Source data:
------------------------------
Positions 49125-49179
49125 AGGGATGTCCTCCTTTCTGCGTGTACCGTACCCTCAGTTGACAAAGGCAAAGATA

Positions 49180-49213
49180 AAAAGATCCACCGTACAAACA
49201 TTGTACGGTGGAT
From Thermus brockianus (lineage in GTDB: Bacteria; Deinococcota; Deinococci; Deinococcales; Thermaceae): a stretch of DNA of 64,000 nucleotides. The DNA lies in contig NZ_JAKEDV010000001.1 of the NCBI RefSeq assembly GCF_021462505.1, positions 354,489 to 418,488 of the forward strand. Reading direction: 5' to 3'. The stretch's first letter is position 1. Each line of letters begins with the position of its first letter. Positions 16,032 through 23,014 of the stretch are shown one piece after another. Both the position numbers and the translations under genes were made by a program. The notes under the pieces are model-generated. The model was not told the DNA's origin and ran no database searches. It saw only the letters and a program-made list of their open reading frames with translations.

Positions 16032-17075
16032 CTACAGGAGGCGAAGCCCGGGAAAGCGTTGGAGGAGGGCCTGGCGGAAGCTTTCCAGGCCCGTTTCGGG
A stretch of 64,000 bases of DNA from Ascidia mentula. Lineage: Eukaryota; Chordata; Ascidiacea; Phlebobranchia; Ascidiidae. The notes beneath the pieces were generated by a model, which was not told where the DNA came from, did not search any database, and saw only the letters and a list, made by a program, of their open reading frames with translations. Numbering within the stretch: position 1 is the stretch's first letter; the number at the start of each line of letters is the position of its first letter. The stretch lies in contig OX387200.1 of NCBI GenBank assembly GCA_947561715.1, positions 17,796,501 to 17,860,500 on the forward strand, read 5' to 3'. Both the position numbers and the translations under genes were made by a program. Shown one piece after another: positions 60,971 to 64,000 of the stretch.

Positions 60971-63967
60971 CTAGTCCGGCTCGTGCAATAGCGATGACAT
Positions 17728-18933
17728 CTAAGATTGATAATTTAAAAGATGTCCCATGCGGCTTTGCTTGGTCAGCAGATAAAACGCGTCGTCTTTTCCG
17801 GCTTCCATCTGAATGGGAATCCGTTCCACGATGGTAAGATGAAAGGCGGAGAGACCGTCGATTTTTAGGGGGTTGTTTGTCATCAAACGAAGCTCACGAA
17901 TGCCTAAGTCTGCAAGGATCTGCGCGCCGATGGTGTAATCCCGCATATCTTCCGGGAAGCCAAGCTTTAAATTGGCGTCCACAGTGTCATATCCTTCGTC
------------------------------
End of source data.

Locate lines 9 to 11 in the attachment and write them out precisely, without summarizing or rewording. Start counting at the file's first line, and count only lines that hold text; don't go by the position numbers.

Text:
A stretch of 64,000 bases of DNA from Ascidia mentula. Lineage: Eukaryota; Chordata; Ascidiacea; Phlebobranchia; Ascidiidae. The notes beneath the pieces were generated by a model, which was not told where the DNA came from, did not search any database, and saw only the letters and a list, made by a program, of their open reading frames with translations. Numbering within the stretch: position 1 is the stretch's first letter; the number at the start of each line of letters is the position of its first letter. The stretch lies in contig OX387200.1 of NCBI GenBank assembly GCA_947561715.1, positions 17,796,501 to 17,860,500 on the forward strand, read 5' to 3'. Both the position numbers and the translations under genes were made by a program. Shown one piece after another: positions 60,971 to 64,000 of the stretch.

Positions 60971-63967
60971 CTAGTCCGGCTCGTGCAATAGCGATGACAT